In our morning reading: an interview with Terese Marie Mailhot, new writing by Natalie Eilbert, and much more.
Morning Bites: Hannah Lillith Assadi Nonfiction, Steph Post’s Latest, Janice Lee, Revisiting The Kinks, and More
In our morning reading: essays by Hannah Lillith Assadi and Janice Lee, revisiting a seasonal Kinks song, and more.
George Orwell was born on this day in 1903. How our favorite Scottish tennis star is like a character in a Kinks song. “James was the favorite of his charming, cantankerous, and dissolute father, John Stanislaus Joyce, and was adored by his brothers and sisters. They called him Sunny Jim, because he laughed at everything.” – Louis Menand at The New Yorker on James Joyce’s chance encounters. Al Burian’s dispatches from Berlin. Jennifer Miller talks to The Rumpus. Paul Theroux […]
Sam Anderson and Haruki Murakami hanging out, doing stuff and whatnot. George Saunders talks to The New Yorker about his story in this week’s issue, Tenth of December. “[H]e was what you’d get if you combined Walter Cronkite with Colonel Sanders. He had his eccentricities. At his Cape Cod summer houses he liked to throw nude cocktail parties that often ended in unexpected couplings amid the dunes.” – Dwight Macdonald and his new “greatest-hits assemblage,” Masscult And Midcult: Essays Against the […]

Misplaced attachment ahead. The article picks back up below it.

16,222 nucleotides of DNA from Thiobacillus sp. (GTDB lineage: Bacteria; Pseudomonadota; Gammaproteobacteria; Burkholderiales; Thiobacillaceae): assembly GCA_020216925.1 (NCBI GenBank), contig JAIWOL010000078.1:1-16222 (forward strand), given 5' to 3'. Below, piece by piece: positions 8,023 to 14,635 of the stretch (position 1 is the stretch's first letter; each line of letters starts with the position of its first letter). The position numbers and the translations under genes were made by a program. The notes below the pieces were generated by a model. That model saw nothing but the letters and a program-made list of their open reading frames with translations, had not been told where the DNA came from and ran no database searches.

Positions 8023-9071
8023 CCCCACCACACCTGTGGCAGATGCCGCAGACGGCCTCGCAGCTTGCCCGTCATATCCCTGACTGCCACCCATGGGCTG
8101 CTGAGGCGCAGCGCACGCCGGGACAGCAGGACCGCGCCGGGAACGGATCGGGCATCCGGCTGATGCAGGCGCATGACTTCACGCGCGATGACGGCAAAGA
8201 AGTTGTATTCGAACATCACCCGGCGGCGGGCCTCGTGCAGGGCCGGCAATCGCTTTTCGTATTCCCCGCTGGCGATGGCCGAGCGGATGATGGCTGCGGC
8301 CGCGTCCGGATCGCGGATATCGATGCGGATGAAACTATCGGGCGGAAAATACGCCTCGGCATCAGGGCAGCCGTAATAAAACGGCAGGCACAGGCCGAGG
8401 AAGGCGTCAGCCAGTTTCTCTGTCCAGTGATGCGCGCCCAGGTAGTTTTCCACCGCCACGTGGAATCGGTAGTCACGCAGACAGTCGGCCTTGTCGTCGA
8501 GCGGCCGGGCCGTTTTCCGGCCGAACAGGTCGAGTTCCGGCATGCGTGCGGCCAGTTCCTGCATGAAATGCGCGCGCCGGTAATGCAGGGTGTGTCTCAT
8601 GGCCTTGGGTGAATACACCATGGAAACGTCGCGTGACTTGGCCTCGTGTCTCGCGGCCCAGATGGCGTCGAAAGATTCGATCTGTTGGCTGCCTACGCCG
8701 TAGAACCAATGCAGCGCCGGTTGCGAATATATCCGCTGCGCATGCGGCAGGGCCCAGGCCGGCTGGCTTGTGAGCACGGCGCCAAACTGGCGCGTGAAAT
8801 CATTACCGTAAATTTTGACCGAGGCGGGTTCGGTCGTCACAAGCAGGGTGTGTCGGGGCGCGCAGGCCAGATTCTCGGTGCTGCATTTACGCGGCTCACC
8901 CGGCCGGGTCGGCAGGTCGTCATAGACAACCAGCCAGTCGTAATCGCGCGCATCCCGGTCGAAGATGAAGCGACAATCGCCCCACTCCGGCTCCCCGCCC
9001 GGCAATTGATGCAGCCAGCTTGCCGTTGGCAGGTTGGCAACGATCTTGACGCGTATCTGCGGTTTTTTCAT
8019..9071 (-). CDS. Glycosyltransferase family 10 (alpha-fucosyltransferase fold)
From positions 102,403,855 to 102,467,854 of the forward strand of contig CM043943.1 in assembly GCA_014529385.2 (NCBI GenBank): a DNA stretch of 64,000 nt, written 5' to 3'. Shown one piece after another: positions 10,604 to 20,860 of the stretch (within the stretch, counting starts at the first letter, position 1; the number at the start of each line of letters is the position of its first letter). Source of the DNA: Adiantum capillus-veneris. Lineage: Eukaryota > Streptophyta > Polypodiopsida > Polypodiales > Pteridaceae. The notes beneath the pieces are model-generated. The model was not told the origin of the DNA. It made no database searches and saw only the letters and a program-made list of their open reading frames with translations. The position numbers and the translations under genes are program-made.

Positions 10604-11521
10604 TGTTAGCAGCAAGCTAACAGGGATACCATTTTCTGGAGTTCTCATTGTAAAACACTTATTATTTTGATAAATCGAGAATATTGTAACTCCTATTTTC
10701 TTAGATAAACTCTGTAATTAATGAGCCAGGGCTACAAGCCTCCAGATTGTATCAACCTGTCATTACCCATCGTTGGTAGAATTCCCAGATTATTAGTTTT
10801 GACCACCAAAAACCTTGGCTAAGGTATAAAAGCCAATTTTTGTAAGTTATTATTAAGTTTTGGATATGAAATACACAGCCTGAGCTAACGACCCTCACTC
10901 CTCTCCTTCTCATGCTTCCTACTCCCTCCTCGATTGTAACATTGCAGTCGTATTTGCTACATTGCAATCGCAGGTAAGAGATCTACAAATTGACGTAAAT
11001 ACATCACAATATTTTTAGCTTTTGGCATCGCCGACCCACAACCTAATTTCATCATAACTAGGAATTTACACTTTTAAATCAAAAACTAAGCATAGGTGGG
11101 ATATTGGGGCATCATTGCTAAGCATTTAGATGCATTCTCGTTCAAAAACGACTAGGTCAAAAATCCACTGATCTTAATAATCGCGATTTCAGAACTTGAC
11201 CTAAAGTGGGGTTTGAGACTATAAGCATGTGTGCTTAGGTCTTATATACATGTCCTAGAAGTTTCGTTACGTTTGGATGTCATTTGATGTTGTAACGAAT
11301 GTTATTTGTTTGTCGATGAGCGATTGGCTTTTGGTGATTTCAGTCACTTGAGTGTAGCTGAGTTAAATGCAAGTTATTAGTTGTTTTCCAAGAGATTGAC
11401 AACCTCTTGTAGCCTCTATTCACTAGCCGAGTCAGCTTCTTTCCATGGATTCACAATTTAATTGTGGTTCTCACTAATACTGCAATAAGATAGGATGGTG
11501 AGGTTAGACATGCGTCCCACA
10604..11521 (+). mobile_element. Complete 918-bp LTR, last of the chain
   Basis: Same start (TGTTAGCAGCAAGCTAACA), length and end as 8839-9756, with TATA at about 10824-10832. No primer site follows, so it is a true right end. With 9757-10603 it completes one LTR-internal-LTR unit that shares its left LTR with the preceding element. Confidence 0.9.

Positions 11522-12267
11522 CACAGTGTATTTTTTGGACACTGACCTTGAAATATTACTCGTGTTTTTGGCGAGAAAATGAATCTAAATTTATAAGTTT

Fucked Up – “Do They Know it’s Christmas?” King Diamond – “No Presents for Christmas” The Sonics – “Don’t Believe in Christmas” The Kinks – “Father Christmas” The Pogues – “Fairytale in New York” Brenda Lee – “Rockin’ Around the Christmas Tree” The Fall – “No Christmas for John Quays”
By Jason Diamond The Kinks (from 1964 to 1972) are untouchable, and their name should always be mentioned with the same respect as The Beatles or The Stones. Of course, while I love Village Green Preservation Society just as much as any other person with a heart, my favorite album is 1969’s Arthur (Or the Decline of the British Empire). This record is the apex of Ray Davies’ masterful songwriting, his most biting critique of the “British way of life.” […]